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What's the Difference Between Split Custody and Joint Custody?

By George Khoury, Esq. | Last updated on

When parents divorce, often the most contentious issue concerns the right to raise the children. Courts will generally look to what is in the best interest of the child. Usually, a court will not want to exclude one parent from custody unless there are extenuating circumstances, such as allegations of abuse, drug or alcohol abuse, or other factors that create an unfit environment to raise a child.

When divorced parents decide to share custody of the children, there are a few different approaches. Joint custody of a child typically involves both parents sharing legal custody (the decision making authority) as well as physical custody (having the child live under their roof). But what's the difference between joint custody and split custody?

Split Custody Splits Physical Custody of Multiple Children

When parents or a court decide that the children would be better served by splitting them between both parents (i.e. sibling A goes with mom and sibling B goes with dad), this is commonly referred to as "split custody."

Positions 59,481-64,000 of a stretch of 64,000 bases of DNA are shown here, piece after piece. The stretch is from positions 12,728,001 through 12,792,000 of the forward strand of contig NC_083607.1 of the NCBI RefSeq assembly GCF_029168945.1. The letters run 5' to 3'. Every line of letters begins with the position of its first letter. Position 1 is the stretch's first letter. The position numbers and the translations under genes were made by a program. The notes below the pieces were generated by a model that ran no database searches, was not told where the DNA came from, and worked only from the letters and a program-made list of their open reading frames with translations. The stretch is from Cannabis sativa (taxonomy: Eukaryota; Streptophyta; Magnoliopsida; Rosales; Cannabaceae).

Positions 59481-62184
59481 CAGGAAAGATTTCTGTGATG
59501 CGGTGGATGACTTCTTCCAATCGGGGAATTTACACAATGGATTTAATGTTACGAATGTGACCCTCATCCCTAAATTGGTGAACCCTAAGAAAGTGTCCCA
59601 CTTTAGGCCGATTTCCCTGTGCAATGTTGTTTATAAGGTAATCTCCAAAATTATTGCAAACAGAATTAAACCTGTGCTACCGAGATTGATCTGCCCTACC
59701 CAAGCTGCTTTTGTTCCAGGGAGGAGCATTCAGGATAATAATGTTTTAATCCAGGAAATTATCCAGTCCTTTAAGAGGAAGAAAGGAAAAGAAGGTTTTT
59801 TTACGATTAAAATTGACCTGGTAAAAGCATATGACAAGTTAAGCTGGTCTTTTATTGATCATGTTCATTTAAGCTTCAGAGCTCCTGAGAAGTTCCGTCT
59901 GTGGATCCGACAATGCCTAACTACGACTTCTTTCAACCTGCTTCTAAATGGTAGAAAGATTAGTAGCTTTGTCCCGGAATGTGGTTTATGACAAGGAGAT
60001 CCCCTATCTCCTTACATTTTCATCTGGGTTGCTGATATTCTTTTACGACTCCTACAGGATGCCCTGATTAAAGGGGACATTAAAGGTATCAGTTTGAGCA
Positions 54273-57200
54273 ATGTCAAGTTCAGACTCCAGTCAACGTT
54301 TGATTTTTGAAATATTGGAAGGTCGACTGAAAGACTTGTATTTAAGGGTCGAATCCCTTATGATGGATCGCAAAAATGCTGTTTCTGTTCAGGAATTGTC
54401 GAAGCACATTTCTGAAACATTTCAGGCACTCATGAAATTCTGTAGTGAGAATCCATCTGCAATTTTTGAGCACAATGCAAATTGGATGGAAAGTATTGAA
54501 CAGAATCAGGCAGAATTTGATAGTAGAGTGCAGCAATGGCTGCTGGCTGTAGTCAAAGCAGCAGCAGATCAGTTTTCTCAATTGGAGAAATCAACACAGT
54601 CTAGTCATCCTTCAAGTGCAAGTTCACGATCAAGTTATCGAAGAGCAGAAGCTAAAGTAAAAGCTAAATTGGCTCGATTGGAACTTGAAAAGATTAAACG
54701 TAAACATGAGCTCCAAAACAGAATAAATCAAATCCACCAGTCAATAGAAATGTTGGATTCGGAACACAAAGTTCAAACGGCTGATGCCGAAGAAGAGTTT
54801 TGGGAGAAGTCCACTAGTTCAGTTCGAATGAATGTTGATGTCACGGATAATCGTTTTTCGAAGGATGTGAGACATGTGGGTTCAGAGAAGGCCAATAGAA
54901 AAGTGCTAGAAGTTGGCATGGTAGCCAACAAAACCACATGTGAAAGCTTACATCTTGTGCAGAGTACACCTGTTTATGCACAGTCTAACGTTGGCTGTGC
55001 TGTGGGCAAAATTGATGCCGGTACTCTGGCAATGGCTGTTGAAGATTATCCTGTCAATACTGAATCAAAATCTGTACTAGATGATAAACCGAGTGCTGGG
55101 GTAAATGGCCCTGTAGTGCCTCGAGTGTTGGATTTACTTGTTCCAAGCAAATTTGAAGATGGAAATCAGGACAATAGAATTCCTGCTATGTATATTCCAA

These custody arrangements are frowned upon. However, they tend to take into account school and extracurricular schedules for the children, the work schedules of parents, as well as the relationships that each parent has to each child. Sometimes one parent's schedule will only work with one of the children's schedules, or will live closer to the one child's school, but not the other.

Often, parents will recognize that they are not able to provide as good of an environment as their former spouse, or simply don't have time. For the benefit of their child, the parent will give up physical custody. However, a parent can still retain joint legal custody, which allows them to have an equal say in their child's major life decisions, such as:

  • Medical care
  • Primary education
  • Extracurricular activities
  • Employment (while still a minor)
  • Obtaining a drivers license

With the state of modern technology, staying connected and being involved, even if a parent can't live with their child, is easier than it has ever been.

If you need help figuring out what type of custody agreement works best for your situation, contact an experienced family lawyer.

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